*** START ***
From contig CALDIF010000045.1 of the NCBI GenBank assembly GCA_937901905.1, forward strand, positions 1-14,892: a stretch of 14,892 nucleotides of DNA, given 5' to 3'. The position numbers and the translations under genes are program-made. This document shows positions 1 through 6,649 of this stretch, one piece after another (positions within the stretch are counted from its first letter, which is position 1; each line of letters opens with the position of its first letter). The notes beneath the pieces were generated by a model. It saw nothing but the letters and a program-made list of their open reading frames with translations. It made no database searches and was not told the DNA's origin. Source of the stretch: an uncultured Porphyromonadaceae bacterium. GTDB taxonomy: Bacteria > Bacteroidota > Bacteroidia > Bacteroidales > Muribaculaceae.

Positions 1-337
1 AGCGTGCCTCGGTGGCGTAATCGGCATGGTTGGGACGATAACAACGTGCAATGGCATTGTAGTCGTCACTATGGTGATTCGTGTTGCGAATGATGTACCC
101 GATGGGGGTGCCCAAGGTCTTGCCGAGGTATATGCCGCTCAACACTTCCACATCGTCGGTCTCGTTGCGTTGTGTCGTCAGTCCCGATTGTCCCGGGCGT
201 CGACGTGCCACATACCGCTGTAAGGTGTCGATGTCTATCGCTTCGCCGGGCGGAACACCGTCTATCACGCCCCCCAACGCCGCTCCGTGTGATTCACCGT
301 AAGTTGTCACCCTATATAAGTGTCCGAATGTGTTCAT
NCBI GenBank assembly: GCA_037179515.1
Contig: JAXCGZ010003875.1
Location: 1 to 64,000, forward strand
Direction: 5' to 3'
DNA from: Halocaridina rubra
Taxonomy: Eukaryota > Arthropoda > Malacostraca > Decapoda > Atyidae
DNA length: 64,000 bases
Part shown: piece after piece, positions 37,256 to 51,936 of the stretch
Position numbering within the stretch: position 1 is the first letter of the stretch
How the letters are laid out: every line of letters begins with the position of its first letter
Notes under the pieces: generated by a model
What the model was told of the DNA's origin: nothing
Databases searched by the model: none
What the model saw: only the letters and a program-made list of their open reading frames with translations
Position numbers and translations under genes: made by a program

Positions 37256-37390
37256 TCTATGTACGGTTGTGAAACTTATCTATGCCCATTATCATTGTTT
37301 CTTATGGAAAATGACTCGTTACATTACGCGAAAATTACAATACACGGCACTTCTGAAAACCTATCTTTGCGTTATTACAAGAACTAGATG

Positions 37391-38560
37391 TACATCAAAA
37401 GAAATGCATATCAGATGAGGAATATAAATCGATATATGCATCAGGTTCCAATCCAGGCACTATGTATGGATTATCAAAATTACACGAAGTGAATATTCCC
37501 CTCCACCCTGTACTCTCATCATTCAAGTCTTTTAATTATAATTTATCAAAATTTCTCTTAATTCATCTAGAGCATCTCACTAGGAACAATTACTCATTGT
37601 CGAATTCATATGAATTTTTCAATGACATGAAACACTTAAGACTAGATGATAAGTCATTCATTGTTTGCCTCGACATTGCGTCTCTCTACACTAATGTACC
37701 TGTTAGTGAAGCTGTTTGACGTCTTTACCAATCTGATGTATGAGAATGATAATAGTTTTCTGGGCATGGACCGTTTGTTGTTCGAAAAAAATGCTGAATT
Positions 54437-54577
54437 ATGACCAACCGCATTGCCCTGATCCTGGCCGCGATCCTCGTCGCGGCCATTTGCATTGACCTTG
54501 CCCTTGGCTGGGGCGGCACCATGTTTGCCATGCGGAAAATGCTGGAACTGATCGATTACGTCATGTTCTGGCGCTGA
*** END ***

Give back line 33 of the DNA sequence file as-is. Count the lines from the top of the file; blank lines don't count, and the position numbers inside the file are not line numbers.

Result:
54501 CCCTTGGCTGGGGCGGCACCATGTTTGCCATGCGGAAAATGCTGGAACTGATCGATTACGTCATGTTCTGGCGCTGA